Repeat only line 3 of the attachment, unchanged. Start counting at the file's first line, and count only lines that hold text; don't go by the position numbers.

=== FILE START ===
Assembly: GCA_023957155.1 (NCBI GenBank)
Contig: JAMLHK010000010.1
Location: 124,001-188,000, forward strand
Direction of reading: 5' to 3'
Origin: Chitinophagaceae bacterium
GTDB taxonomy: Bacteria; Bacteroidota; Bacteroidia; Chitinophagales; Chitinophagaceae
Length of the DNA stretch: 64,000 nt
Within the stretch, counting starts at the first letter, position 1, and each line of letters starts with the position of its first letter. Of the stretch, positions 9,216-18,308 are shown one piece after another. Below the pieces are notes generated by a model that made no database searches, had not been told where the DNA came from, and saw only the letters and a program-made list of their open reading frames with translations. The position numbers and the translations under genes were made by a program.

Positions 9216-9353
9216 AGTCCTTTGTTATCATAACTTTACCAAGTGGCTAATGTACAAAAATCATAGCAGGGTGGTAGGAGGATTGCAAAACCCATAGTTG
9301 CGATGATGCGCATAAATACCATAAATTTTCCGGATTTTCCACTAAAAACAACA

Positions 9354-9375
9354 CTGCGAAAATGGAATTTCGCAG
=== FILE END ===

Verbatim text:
Location: 124,001-188,000, forward strand